Things I Learned #13: VS Code and merging

1 minute read til learning   git   vscode Comments

Today was the day I finally got tired of dealing with using Vim as my git mergetool. I don't deal with merge conflicts enough to have built up muscle memory, but today was one of the days I needed it.

git mergetool
There I was, once again staring at vim's 3-day merge with this page open and not wanting to deal with it. Something snapped and I told myself that today was the day I would finally figure out how to use VS Code as my git mergetool. Don't get me wrong though - I love Vim and use it daily, but I knew for this one situation, something else would be work better for me.


I learned how easy it is to change git to use Visual Studio Code as my mergetool. How easy?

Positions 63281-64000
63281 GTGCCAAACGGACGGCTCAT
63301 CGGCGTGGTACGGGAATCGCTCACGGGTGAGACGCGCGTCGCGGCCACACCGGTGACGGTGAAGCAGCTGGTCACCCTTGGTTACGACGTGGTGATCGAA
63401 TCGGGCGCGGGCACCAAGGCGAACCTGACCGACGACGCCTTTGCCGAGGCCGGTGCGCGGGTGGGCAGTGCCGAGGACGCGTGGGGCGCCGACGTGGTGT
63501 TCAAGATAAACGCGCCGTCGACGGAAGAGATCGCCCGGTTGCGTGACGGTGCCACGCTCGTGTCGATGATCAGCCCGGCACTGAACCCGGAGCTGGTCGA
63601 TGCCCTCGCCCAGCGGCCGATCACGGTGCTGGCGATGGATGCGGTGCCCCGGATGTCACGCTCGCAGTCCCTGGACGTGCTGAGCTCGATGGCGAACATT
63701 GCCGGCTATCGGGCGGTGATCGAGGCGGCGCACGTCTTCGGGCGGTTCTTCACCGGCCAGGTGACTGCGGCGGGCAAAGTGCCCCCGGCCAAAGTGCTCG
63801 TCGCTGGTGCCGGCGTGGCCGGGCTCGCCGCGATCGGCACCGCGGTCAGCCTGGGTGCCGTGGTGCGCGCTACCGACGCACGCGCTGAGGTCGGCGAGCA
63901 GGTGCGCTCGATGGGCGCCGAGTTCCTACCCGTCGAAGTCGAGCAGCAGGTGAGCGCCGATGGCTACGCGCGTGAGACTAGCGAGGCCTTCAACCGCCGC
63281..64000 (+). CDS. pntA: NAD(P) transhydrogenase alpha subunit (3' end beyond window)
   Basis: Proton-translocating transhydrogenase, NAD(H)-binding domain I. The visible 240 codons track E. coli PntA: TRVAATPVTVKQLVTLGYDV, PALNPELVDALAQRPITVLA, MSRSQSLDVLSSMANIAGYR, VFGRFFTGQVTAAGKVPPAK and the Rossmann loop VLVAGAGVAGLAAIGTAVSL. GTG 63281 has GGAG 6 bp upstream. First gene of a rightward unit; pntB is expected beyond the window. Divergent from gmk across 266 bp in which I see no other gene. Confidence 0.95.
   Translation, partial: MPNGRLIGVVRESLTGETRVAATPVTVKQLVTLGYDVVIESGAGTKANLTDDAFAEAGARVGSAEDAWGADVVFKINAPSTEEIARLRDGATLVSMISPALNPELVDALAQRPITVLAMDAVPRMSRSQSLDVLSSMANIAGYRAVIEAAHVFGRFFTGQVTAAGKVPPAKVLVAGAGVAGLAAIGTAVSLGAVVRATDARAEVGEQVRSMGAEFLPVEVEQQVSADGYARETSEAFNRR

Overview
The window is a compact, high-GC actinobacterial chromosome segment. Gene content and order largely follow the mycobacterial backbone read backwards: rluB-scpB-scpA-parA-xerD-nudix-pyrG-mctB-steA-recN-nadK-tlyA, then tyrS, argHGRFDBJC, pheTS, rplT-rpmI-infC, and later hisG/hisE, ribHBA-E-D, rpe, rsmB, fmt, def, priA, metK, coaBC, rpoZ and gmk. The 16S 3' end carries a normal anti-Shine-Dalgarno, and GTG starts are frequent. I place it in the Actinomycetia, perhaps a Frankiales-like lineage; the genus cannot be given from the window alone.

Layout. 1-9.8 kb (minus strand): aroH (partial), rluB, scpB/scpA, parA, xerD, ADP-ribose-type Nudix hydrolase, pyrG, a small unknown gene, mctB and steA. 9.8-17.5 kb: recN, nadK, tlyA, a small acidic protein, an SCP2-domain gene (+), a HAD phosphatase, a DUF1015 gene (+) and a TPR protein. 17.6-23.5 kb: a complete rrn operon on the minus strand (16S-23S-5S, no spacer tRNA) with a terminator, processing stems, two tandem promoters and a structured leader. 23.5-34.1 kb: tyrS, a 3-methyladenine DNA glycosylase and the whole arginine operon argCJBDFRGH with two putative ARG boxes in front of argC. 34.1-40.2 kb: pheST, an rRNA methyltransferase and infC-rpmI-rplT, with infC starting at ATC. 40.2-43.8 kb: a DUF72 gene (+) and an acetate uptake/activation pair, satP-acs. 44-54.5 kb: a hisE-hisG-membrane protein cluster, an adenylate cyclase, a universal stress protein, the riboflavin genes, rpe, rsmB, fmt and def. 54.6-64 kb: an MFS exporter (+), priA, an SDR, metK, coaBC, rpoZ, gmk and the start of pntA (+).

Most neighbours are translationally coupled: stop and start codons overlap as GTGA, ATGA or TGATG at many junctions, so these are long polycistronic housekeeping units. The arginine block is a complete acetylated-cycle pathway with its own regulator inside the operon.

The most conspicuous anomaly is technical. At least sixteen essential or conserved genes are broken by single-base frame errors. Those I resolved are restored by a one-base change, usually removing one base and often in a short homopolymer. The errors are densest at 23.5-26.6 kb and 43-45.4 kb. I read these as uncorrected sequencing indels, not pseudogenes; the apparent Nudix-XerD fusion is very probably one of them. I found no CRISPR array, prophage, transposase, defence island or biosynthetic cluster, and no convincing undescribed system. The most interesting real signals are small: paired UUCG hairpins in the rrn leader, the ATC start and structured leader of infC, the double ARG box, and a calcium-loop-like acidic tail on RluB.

Here's the relevant sections from my .gitconfig, and as you can see, I also have VS Code set up as my diff tool. By the way, I talked about using VS Code as a general diff tool back in this post.

    editor = code --wait
    tool = vscode
  [mergetool "vscode"]
    cmd = code --wait --merge $REMOTE $LOCAL $BASE $MERGED
    tool = vscode
  [difftool "vscode"]
    cmd = code --wait --diff $LOCAL $REMOTE

Now, instead of this Merging with vimdiff. the merge can be done in Visual Studio Code Merging with Visual Studio Code.

While your mileage may (and probably will) vary, I prefer the more graphical natural of Visual Studio Code to manage merge conflicts. It's easy to toggle a section on and off to see what the resulting merge will look like, and it's also easier to navigate.

I know there are other tools out there (P4Merge, BeyondCompare come to mind), and I may eventually swap VS Code for one of those, but right now, I'm just happy to have something a little easier to use.